I am wondering if anyone has run into the following problem----by the way, it is an assumption on my part that this problem exists! I believe it does, given what I know about the STL library, but I have not yet followed a debug trace to confirm an instance of it. I am worried about it, however, given that the STL and in particular, the STL vector is widely used.
The problem I see is this : if an STL vector is full and the user pushes a new element onto it, automated resizing will start. My understanding of what happens is that (a) a new, larger block of memory is allocated to hold the vector's contents, (b) the existing contents of the vector, plus the new element just 'pushed', are copied to that new location, and (here is the important part), (c) the old block of memory previously used by the vector is "freed". I put "freed" in parentheses because I am not sure if STL actually returns the memory to the outer program's memory manager, or keeps it on a list of memory available for STL's reuse. But, either way, the old block of memory is made available for new content.
So, what if we multi-threaded a body of code that had, as a shared variable, an STL vector object. Let's say there is a line of code that does a "push" onto the vector. We can insert a "critical section" pragma for this line. But, I don't believe this protects other threads that might be reading the content of the vector at the same (or psuedo-same) time that the push is being done. If the push triggers automated resizing of the vector, it seems to me there is a finite chance that another thread might read corrupted data. For instance, what if the following happens: thread A launches a read from the vector, but the data is not in cache and the processor executing thread A schedules a memory fetch, but, before this fetch goes out (meaning, the memory address has been sent to the processor's bus interface unit, but it's sitting queued there), thread B is doing a critical section push (onto the vector) and the entire process of copying the vector's contents and "freeing" the old block of memory completes, and, then---all of this happening before thread A's processor gets access to the memory bus----another thread, thread C, causes something to be written to the old memory address. For instance, thread C could be creating a new STL vector, a private variable for that thread, and STL might be letting it reuse the memory that was freed. Then, when thread A's processor completes its memory fetch, it will get corrupted data.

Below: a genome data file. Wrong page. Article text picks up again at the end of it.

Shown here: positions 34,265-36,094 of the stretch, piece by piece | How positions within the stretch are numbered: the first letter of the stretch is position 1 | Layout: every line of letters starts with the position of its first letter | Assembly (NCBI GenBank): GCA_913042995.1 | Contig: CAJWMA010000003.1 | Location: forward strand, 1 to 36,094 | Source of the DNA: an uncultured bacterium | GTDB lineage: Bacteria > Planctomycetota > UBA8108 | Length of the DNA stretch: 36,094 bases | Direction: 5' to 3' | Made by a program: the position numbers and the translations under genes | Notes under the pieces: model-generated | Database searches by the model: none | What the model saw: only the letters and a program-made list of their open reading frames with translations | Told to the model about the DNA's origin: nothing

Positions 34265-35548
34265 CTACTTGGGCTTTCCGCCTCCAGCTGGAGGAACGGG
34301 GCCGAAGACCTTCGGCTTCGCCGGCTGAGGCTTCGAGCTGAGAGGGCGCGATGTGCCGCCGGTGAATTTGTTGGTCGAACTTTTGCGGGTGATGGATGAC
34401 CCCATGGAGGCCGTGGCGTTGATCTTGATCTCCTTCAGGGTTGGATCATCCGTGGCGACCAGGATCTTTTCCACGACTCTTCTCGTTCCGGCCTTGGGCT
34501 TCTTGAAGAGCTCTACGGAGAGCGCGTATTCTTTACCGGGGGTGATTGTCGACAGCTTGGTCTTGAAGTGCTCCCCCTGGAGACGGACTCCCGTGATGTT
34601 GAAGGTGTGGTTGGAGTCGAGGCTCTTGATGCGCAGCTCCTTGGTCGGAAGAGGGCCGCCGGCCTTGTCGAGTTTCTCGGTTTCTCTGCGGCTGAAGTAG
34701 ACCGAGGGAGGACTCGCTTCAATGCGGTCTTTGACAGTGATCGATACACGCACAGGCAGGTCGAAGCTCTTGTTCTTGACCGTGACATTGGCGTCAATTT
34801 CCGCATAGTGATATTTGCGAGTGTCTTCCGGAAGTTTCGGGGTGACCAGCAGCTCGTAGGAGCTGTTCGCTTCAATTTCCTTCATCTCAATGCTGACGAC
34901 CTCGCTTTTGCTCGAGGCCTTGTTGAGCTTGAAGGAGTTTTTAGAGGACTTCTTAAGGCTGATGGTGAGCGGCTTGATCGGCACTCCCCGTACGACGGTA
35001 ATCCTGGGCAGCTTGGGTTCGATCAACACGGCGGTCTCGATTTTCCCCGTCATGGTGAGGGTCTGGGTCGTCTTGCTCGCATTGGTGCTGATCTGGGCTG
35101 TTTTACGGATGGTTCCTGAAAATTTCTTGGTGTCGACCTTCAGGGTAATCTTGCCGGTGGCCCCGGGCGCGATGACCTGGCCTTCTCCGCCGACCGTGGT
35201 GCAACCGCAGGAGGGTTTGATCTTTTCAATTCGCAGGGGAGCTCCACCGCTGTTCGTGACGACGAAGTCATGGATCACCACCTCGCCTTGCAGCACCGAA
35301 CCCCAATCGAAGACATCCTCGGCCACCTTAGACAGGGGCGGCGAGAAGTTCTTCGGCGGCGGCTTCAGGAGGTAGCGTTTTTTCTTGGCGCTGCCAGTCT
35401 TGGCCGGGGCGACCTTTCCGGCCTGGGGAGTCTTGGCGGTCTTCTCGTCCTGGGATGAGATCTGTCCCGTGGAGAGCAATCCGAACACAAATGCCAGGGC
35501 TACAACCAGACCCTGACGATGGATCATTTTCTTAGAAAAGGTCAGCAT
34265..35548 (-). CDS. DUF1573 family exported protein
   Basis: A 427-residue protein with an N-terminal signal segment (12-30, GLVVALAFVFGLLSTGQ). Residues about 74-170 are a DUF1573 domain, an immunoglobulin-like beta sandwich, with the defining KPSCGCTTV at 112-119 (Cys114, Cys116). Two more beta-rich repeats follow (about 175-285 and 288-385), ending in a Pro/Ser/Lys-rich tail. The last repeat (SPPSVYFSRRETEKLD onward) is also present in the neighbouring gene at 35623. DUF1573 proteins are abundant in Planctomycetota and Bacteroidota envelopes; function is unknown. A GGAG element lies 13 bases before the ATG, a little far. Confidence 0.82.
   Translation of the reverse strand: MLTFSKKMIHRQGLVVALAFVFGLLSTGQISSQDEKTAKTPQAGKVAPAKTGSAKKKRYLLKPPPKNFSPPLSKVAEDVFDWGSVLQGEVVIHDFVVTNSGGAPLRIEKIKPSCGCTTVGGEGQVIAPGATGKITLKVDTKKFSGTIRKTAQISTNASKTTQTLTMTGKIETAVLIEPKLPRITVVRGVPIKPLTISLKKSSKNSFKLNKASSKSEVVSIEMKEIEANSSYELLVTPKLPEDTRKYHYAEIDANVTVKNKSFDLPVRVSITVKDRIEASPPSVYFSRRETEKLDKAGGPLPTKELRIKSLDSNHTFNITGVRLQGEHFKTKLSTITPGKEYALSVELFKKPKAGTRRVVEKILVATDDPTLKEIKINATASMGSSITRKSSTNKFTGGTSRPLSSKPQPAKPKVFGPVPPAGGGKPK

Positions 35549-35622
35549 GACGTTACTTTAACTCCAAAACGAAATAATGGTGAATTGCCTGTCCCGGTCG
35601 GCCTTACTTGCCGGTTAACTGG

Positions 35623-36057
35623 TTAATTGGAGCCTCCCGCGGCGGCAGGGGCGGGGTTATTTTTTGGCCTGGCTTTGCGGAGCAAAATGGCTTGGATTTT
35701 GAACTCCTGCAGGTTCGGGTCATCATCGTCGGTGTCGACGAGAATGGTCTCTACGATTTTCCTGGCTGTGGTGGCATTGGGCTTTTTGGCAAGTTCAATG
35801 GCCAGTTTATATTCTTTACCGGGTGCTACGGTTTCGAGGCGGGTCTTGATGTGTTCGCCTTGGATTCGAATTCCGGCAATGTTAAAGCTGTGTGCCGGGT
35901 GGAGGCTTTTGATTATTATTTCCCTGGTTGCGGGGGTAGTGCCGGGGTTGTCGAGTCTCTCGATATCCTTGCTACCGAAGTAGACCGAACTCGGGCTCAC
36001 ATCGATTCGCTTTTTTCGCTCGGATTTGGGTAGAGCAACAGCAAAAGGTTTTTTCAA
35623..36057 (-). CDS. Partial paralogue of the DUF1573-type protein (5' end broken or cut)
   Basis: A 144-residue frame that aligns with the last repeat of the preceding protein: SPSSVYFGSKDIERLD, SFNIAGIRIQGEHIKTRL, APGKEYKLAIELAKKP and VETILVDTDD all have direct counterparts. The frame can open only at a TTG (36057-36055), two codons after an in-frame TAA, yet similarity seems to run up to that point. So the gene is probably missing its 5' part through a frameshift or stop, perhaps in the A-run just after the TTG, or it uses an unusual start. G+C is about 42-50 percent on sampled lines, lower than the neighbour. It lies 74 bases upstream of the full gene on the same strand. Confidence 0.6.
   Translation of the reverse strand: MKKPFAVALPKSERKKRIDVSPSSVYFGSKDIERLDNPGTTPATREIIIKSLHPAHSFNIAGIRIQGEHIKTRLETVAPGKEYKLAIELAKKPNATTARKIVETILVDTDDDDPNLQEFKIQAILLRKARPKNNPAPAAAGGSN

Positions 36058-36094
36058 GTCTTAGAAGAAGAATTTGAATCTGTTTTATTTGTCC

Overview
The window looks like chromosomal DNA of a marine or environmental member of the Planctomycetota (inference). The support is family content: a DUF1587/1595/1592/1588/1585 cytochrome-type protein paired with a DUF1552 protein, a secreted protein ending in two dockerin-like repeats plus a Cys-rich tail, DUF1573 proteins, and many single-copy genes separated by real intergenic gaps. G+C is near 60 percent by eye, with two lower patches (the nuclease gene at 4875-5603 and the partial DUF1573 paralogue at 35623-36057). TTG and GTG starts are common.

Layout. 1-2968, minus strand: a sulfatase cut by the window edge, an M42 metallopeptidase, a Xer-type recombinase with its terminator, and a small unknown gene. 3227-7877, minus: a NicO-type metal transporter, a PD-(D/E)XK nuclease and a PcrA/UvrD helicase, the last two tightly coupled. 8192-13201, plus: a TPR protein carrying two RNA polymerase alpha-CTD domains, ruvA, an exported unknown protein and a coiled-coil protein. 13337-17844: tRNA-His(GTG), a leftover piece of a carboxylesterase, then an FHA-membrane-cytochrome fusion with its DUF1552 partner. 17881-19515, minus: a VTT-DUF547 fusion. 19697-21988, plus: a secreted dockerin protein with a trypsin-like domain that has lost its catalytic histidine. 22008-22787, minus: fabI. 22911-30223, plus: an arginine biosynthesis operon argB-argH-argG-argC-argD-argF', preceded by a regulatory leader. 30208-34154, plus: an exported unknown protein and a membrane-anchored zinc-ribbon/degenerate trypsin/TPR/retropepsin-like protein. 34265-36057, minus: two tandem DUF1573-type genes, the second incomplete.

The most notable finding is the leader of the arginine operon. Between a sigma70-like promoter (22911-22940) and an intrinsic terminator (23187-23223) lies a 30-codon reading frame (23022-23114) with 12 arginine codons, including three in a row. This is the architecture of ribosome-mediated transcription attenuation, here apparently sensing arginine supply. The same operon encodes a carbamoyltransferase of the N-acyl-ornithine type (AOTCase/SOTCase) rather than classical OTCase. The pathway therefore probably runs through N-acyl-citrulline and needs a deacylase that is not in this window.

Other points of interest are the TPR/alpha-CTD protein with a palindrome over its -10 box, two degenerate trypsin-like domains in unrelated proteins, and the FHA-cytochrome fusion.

This scenario seems possible. I can imagine ways around it---for instance, make all the code that reads from the vector be critical sections just like the push. But, that would be incompatible with good performance.
So, what has others' experience been? Have you thought about this problem, or experienced it? Have you implemented a solution?